In Murrell’s explanation of “Posing Modernity,” she argues, in reference to T.J. Clark’s seminal text “Olympia’s Choice,” that the depiction of the servant in Olympia represents fictional understandings of Blackness, from a European perspective, of “natural” servitude. She deconstructs this narrative, presenting the Black woman as a foil to the accompanying white woman’s exalted position across portrayals of Black and white women together.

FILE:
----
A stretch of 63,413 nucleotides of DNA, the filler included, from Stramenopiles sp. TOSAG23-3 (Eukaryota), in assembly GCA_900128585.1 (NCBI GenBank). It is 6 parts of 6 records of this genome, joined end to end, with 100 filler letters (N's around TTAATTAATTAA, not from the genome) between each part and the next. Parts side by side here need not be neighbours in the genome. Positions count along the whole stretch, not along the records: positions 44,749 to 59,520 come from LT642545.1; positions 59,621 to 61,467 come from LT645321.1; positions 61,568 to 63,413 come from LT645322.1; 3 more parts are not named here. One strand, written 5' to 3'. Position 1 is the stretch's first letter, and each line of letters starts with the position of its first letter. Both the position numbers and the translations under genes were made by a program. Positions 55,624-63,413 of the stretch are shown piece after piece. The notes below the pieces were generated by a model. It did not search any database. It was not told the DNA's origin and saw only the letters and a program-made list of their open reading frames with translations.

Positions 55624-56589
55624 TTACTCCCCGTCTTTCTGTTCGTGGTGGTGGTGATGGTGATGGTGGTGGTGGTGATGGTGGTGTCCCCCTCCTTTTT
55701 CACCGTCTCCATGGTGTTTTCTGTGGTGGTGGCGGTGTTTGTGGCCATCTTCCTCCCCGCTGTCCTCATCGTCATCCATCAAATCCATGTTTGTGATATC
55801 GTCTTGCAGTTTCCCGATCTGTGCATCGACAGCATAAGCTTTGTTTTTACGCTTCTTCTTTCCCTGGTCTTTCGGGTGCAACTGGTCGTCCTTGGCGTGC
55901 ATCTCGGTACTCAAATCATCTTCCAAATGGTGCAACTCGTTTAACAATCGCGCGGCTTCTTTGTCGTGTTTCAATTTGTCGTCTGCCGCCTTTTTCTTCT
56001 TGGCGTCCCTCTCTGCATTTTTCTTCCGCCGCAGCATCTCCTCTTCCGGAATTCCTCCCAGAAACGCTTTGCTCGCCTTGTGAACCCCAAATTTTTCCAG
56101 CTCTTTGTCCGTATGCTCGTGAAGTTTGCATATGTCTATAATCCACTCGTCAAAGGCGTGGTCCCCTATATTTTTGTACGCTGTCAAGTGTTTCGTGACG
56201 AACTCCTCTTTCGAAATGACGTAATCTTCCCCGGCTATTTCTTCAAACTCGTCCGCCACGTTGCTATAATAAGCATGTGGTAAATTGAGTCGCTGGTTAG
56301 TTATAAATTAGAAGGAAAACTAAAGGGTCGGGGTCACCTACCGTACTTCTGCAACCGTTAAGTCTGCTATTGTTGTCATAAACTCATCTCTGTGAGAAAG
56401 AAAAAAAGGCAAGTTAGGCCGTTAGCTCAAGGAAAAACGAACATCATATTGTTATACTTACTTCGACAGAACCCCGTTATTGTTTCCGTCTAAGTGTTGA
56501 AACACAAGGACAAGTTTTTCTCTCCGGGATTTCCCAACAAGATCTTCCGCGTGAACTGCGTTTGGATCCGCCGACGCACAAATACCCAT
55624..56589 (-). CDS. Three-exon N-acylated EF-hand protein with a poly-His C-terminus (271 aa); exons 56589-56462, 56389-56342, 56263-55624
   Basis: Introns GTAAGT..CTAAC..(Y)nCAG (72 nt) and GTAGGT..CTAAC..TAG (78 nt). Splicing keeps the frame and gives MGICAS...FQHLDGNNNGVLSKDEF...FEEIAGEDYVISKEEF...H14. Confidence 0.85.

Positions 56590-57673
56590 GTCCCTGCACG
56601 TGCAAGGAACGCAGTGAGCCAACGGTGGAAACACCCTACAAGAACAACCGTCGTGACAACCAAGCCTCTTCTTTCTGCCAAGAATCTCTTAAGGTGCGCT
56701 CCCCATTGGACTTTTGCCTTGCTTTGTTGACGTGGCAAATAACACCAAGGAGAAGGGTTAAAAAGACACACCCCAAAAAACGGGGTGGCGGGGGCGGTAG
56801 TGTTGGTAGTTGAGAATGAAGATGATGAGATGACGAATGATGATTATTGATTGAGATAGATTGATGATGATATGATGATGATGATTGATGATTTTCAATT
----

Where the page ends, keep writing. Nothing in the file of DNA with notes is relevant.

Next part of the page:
These works serve to perpetuate the inaptness of the Black female body for nudity, vouch for its ugliness, and dismiss it in aesthetic conversations, then and now. Much more than a visual rendering of a mythological tale, Titian’s Diana and Actaeon served to perpetuate a European Renaissance fantasy of what was visually interesting and societally accepted as beautiful at the time. Titian’s work acts to confine Black womanhood to a space of functional and visual servitude to white beauty. Diana’s attendant serves as the quintessential symbol for a Renaissance understanding of the role of Black women in European society. More than a sign of the times, she reflects the beginning of a long and continuing history of Black femininity contrasted with and relegated by white femininity in visual culture.